1. A new light on tumor immunotherapy for gastric cancer
2. Cancer Medicine Advances on Many Fronts
3. 5,000 Medical Leaders Report Latest Advancements in Biomedical Technologies; Breakthroughs by 2015 Predicted for Alzheimer's, Heart Disease, Cancer, and Diabetes
4. E. coli engineered to produce important class of antibiotic, anti-cancer drugs
5. Gene Variant Tied to Smokers Risk of Lung Cancer
6. Renowned Cancer Researcher Dan Von Hoff, M.D. Advocates for 'The Lost Opportunity in Phase I Oncology Trials'
7. Holiday Online Auction - Dedicated to Awareness of Male Breast Cancer - Hosted by John W. Nick Foundation, Inc. at MaleBreastCancer.org
8. Mutations common to cancer and developmental disorder examined in a novel disease model
9. SNPs of ABC transporter genes linked to lung cancer risk
10. Gene Boosts Drinkers Colon Cancer Risk
11. Groundbreaking, inexpensive, pocket-sized ultrasound device can help treat cancer, relieve arthritis
Post Your Comments:
*Name:
*Comment:
*Email:
(Date:6/24/2016)... (PRWEB) , ... June 24, 2016 , ... ... for human induced pluripotent stem (iPS) cells and other difficult to transfect cells, ... Cloning Medium. The PluriQ™ G9™ Gene Editing System is a complete ...
(Date:6/24/2016)... ... June 24, 2016 , ... To ... infrastructure. Most providers, however, are unsure how to move forward, given the need ... define a path forward tailored to an organization’s specific needs. , PYA Principal ...
(Date:6/24/2016)... (PRWEB) , ... June 24, 2016 , ... SpiritQuest Sedona ... heart of West Sedona, surrounded by famous vortex sites: Cathedral Rock, Airport Mesa, and ... partner properties – the Lodge at Sedona as well as the Sedona Rouge, both ...
(Date:6/23/2016)... (PRWEB) , ... June 23, 2016 , ... An ... may expose a possible link between head and neck cancer in individuals with unhealthy ... the study were evaluated based on whether they had gum disease, brushed their teeth ...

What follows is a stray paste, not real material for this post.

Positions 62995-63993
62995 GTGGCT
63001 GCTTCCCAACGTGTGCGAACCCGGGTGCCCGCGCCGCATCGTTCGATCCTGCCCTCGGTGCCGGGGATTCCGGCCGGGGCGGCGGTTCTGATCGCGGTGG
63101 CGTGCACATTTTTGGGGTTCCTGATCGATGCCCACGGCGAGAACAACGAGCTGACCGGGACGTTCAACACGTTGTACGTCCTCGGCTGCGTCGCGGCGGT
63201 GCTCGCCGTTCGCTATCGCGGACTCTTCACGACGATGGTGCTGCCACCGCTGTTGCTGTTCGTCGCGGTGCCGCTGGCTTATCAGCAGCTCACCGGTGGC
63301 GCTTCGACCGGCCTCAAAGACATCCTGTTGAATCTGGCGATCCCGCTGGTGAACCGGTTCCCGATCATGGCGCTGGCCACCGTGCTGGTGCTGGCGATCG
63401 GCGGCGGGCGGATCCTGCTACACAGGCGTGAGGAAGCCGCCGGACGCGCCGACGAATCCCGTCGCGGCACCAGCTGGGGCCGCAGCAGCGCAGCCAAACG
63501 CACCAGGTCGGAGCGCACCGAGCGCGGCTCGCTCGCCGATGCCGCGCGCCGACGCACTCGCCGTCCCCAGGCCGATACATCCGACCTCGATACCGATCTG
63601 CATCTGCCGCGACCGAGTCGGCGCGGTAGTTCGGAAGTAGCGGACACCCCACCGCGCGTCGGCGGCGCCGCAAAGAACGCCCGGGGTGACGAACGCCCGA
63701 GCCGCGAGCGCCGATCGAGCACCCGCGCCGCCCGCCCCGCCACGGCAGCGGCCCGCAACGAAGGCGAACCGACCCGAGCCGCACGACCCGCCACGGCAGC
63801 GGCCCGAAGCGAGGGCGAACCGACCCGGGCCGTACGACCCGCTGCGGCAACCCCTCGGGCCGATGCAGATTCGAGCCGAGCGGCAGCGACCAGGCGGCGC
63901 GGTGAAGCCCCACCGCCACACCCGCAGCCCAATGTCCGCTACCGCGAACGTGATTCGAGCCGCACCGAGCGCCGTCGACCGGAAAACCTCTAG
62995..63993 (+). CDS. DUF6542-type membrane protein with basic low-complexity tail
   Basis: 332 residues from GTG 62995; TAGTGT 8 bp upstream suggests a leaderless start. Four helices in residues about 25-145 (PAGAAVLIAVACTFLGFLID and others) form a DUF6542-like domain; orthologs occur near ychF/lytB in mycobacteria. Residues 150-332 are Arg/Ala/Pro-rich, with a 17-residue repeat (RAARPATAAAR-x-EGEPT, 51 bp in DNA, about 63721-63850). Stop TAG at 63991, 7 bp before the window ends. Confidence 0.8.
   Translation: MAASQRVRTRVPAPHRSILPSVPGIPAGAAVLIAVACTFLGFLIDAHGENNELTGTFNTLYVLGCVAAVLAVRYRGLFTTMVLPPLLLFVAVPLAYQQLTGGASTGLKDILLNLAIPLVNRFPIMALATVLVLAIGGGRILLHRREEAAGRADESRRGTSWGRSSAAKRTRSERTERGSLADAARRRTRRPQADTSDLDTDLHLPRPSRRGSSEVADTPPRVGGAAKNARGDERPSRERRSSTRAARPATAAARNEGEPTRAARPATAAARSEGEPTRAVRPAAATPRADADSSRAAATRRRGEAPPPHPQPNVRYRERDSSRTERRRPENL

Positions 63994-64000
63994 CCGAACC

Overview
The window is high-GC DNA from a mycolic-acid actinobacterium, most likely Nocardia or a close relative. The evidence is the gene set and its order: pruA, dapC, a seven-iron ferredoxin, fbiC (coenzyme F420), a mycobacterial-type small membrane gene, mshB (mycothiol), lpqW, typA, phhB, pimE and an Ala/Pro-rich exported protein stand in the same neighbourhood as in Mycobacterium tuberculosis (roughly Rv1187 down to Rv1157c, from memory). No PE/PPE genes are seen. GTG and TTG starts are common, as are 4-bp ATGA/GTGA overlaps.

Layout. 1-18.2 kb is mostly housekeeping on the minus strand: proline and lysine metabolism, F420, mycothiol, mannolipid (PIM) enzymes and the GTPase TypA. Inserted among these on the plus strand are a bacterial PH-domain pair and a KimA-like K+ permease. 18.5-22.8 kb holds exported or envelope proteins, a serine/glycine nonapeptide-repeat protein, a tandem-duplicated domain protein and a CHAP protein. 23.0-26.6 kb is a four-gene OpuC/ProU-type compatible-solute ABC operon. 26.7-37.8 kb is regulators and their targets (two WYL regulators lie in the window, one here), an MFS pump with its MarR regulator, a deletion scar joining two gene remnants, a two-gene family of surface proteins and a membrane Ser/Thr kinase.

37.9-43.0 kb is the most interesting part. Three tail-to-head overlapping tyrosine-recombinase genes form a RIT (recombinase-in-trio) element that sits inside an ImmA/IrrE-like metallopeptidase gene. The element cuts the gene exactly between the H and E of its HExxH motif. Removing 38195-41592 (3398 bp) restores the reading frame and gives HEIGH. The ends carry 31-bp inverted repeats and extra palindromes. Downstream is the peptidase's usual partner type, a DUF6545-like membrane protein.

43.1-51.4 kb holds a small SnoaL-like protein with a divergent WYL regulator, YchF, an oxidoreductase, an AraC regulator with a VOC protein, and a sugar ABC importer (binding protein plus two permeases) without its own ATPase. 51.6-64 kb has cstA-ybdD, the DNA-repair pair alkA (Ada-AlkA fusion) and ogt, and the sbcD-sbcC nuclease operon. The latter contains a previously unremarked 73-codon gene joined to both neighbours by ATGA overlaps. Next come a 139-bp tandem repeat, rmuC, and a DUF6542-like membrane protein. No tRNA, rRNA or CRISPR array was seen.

(Date:6/23/2016)... ... 23, 2016 , ... SyncDog, Inc. , the leading ... is featured in the current issue of Silicon Review magazine. Silicon ... technology solutions and features them in their magazine. The magazine allows top-level executives ...
Breaking Medicine News(10 mins):
(Date:6/23/2016)... FRANKLIN, Tenn. , June 23, 2016 ... for automating, integrating and transforming the patient ... launch of several innovative new products and ... depth of its revenue cycle offerings. These ... establish more efficient workflows, remain compliant in ...
(Date:6/23/2016)... , June 23, 2016 Leading ... that address medical conditions resulting from a breakdown ... has appointed Greg Doyle as chief ... Leading BioSciences, executive management team and board of ... chief financial officer. He will provide continued leadership ...
(Date:6/23/2016)... -- On Wednesday, June 22, 2016, the NASDAQ ... Dow Jones Industrial Average edged 0.27% lower to finish at ... Stock-Callers.com has initiated coverage on the following equities: Alkermes PLC ... AMAG ), IDEXX Laboratories Inc. (NASDAQ: IDXX ... Learn more about these stocks by accessing their free trade ...
Breaking Medicine Technology: